JPMorgan hires scientist Charles Lim to head quantum computing unit

Dr. Charles Lim, Global Director of Quantum and Cryptographic Communications, JP Morgan Chase

Licensed: JP Morgan Chase

JPMorgan Chase has hired a Singapore-based quantum computing expert as the bank’s global head of cryptographic and quantum communications, according to a memo obtained by CNBC.

Charles Liman assistant professor at the National University of Singapore, will focus on exploring next-generation computing technology in secure communications, according to a memo from Marco Pistoiawho runs the bank’s global technology application research group.

Lim is a “worldwide recognized leader” in the field communication network powered by quantum energyaccording to Pistoia.

Hired from IBM in early 2020, Pistoia built a team at JPMorgan focused on quantum computing and other fledgling technologies. Unlike today’s computers, which store information in the form of zeros or number one, quantum computers hinge about quantum physics. Instead of being binary, qubits can simultaneously be a combination of both 0 and 1, as well as any value in between.

‘New Horizons’

Future technology, which includes keeping hardware at super-cool temperatures and is years away from commercial use, promises the ability to solve problems far beyond the reach of traditional computers. nowadays. Tech giants include Alphabet and IBM is race towards build a reliable quantum computer and financial company including JPMorgan and Passport are exploring possible uses for it.

“New horizons will become possible, things we didn’t think were possible before,” Pistoia told JPMorgan. podcast interview.

In the financial sector, machine learning algorithms will be improved to help detect fraud in transactions and other areas involving “severe complexity”, including portfolio optimization and option pricing, he said.

He added that drug development, battery materials science and other fields will be transformed by cutting-edge computer technology.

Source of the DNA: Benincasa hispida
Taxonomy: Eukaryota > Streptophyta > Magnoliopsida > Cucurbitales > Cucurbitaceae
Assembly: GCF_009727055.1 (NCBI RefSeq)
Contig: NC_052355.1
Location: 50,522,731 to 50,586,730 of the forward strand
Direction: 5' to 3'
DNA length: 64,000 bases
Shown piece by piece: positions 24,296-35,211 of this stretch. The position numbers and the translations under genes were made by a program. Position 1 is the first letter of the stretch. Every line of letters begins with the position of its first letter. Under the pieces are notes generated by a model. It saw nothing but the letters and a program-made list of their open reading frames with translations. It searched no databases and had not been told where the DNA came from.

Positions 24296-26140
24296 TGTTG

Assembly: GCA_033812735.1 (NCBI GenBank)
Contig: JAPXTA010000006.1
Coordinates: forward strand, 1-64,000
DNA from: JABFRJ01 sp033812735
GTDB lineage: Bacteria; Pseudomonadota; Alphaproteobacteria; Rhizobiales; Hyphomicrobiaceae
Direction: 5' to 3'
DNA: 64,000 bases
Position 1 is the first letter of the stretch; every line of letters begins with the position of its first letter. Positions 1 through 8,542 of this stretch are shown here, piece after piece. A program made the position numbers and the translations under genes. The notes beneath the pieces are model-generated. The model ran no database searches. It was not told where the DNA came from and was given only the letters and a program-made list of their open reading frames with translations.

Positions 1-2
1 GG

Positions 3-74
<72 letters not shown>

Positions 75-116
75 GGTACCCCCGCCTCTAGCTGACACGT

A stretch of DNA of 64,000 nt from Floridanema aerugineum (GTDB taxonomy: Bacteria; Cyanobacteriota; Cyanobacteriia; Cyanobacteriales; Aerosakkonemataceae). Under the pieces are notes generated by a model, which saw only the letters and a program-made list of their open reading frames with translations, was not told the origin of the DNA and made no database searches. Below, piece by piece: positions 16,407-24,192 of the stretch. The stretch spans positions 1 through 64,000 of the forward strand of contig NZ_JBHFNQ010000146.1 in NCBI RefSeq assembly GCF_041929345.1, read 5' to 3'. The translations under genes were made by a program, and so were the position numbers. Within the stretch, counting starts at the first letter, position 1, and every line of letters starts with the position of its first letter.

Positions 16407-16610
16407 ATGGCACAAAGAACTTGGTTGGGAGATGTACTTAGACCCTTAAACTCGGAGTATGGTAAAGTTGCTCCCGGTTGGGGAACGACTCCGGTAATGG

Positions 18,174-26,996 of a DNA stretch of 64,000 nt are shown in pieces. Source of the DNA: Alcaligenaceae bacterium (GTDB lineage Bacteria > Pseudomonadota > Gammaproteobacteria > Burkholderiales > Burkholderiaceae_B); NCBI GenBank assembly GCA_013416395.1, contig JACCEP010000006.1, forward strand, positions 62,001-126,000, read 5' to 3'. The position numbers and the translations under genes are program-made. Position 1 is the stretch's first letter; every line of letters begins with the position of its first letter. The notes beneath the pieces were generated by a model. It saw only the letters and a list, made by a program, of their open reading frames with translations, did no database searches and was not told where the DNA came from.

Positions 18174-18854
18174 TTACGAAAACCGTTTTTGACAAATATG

But if and when advanced computer technology becomes a reality, the cryptographic techniques that underpin the world’s financial and communication networks could be immediately rendered useless. That has spurred research into next-generation quantum-resistant communication networks, which is Lim’s area of ​​expertise.

Quantum supremacy

New forms of cryptography and secure messaging, Pistoia said in the podcast, are needed before quantum supremacy, or a time when quantum computers can perform calculations beyond the reach of traditional computers. system within any reasonable time frame.

That could happen by the end of the decade, he said.

The quantum advantage precedes that development, he said, and could happen as early as two or three years from now. At the time, the new computers were more powerful and accurate than today’s versions, but they were competitive.

Pistoia said in the podcast: “Even now quantum computers are not that powerful, we don’t have much time left. That’s because the bad guys are protecting private communications to try to decrypt it later when technology allows, he said.

Lim will “pursue both basic and applied research in quantum information, focusing on innovative digital solutions that enhance the security, efficiency and robustness of banking and financial services.” goods,” Pistoia said in the memo.

Lim is a recipient of a National Research Foundation Fellowship in Singapore and won the National Young Scientist Award in 2019 for his work in the field of quantum cryptography, Pistoia said.

Last year, Lim was asked to lead his country’s effort to create anti-quantum digital solutions, and he joined international efforts to standardize quantum security techniques. death, Pistoia added.

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